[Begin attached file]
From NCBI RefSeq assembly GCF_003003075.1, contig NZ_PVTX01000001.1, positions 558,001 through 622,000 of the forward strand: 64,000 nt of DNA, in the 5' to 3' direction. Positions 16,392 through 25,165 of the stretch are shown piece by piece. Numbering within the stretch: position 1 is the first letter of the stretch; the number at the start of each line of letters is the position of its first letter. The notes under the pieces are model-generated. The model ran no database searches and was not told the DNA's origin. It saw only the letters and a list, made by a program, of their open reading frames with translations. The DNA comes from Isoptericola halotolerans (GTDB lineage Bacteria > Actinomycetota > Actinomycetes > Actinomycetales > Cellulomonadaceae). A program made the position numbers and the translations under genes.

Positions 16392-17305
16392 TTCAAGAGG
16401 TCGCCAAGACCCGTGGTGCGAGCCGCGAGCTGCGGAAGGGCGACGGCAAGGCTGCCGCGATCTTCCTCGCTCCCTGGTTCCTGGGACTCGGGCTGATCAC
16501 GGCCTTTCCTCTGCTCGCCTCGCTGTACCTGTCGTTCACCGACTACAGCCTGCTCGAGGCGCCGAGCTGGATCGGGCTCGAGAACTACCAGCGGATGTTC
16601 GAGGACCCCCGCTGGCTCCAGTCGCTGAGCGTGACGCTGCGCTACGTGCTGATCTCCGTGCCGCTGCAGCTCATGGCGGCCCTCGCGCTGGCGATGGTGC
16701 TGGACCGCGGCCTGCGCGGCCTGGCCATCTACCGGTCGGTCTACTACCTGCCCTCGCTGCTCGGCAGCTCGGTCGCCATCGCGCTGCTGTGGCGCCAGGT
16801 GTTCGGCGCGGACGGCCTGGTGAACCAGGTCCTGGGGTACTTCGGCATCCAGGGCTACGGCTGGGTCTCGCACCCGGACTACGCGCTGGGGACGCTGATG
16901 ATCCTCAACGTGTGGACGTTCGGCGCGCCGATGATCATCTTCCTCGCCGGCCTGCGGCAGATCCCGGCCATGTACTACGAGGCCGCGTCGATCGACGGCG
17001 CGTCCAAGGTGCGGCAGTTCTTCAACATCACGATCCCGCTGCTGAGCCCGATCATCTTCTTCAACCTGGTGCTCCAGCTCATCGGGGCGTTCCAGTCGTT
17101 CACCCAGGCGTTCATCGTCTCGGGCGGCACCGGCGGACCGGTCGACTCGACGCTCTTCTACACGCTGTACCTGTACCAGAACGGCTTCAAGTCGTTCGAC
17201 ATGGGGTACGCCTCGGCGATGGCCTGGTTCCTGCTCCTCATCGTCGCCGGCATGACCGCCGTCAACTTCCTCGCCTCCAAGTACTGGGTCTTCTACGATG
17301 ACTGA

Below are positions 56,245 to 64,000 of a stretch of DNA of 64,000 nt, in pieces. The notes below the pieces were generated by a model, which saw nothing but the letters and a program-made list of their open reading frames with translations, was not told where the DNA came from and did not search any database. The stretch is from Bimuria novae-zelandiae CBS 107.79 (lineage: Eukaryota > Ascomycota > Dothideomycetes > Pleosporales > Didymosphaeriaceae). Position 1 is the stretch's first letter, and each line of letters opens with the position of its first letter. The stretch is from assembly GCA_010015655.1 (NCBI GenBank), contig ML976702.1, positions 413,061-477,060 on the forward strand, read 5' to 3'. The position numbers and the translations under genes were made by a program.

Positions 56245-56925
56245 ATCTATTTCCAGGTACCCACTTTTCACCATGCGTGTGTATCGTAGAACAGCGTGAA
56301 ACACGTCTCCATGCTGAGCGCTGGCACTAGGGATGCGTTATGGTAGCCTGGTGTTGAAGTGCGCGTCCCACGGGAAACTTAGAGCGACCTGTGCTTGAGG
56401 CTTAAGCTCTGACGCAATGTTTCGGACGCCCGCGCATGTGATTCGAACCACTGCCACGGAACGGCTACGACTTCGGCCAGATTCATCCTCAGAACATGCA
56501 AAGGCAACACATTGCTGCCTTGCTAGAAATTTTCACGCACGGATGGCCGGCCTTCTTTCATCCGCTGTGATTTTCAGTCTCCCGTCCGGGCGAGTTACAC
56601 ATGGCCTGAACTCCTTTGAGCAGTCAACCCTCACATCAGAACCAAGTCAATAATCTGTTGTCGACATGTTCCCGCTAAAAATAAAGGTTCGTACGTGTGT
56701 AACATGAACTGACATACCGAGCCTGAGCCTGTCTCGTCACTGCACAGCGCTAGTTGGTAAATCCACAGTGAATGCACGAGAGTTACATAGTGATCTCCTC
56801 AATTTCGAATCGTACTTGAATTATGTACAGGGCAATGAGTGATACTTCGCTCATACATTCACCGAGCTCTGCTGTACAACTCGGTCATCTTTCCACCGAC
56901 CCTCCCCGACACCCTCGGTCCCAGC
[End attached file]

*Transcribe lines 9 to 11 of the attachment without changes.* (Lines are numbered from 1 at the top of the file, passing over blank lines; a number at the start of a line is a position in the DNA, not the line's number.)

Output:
16901 ATCCTCAACGTGTGGACGTTCGGCGCGCCGATGATCATCTTCCTCGCCGGCCTGCGGCAGATCCCGGCCATGTACTACGAGGCCGCGTCGATCGACGGCG
17001 CGTCCAAGGTGCGGCAGTTCTTCAACATCACGATCCCGCTGCTGAGCCCGATCATCTTCTTCAACCTGGTGCTCCAGCTCATCGGGGCGTTCCAGTCGTT
17101 CACCCAGGCGTTCATCGTCTCGGGCGGCACCGGCGGACCGGTCGACTCGACGCTCTTCTACACGCTGTACCTGTACCAGAACGGCTTCAAGTCGTTCGAC